Well, it seems that the band would also glad if I would agree to do it, I found out later. Whatever had led these guys to this decision was one question I didn’t care to ask. They liked me, I liked them … let’s go.

What I liked most about Tora was that right when you thought you were getting any hair-band USA, you got something much deeper, though it wasn’t obvious at first glimpse. They were yet another clash of cultures that yielded a unique artform. This time, it was LA big-hair-big-sound pretentiousness in a real, delta based soul package, complete with mud and mosquitos. “Phantom Rider” had always sounded like a Skynyrd hit, and “Walking Shoes” was a riff-rock powerhouse from the same tree. A story of a man who had been jilted for the last time, so he broke out the walkin’ shoes. If THAT wasn’t a common blues phrase, I nominate it. Along side “I hear my back door slam”, “left home for a brown-eyed man”, “down on the killin’ floor”, and of course “Who Let the Dogs Out”.         (a joke, son)

So this was the key to the band I had decided to keep to the forefront as we made their second record. They wrote, and we hammered the songs out in an unused building a block from the studio. The Pink House we called it. It had been the big, string and horn recording studio owned by a jingle mill named Pepper-Tanner, well known in advertising music. Pepper-Tanner also made a sound effects library, (sorry, another ADD moment) and one infamous entry in this library was a sound-bite entitled “Man shoots pig”.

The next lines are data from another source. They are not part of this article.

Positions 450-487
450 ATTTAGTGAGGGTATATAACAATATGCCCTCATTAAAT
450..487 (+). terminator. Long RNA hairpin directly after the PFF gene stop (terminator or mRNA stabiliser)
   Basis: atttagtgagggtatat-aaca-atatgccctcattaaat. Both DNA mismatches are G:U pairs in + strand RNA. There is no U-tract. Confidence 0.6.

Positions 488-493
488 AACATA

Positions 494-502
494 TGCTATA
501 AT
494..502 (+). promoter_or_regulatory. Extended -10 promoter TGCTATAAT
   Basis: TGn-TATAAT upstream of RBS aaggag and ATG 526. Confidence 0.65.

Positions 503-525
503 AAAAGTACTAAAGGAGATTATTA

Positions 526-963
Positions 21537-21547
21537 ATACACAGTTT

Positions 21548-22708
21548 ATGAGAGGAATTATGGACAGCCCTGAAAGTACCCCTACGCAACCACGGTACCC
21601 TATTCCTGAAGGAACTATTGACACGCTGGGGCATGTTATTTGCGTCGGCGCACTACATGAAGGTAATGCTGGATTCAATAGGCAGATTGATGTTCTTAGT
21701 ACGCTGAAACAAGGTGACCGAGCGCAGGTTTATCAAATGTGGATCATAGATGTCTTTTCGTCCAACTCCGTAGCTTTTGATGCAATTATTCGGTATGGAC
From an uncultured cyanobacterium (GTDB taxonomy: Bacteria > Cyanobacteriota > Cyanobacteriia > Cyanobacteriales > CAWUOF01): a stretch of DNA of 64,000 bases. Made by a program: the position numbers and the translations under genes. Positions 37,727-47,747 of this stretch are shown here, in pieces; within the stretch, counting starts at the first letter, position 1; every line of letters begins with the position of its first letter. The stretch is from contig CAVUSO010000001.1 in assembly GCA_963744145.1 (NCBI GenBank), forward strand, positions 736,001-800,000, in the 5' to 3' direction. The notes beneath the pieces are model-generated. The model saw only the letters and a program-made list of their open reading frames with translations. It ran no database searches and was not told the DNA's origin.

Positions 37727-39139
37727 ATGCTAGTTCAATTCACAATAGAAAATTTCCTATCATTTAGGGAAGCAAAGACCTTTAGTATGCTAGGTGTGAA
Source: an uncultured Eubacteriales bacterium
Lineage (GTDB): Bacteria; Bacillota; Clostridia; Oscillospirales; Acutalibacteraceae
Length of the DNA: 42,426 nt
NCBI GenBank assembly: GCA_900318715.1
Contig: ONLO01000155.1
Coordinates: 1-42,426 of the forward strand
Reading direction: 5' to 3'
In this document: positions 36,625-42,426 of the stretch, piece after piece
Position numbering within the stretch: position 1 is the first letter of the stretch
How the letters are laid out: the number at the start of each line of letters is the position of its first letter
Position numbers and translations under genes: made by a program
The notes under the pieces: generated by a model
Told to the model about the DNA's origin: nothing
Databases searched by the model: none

Over the next few months we recorded, wrote, rehearsed, recorded, wrote, and rehearsed. Suddenly one day I looked up and there were 2 overdubs left until we were done. Everything else on our production chart had been marked through. WOW! Time flies when you are having fun. So, I called Brian and he showed up a couple days later.

In a pecan shell, Brian wanted more. Where we thought it was a ten, Brian wanted eleven. Now I was in a pickle. I had committed to start Gin Blossoms (also for Brian) in about two weeks, but I can never blame a person who wants more, as long as he is paying for it.

So I went to Phoenix to start Gin Blossoms first record, which was later named “New Miserable Experience”, and Brian had a guy come in to cut some more on Tora Tora. I knew it was headed for huge success. But we all failed to foresee the effect that a new type of music that was boiling just under the surface would have on bands such as Tora Tora, who was NOT another any hair-band USA. The danger I saw was that they could possibly be “thrown out with the bath water.” Only time would tell, but my favorite, “Nowhere to Go But Down” was already becoming a favorite with people at the label, which was re-assuring. I didn’t want to leave these children in a lurch, and Brian spoke highly of the incoming guy, but alarms sounded when it got around that his biggest claim to fame was Ratt, so I had a little sit-down with him to get my two cents worth in. And I left it in his “capable hands” as I headed out for Gin Blossom land.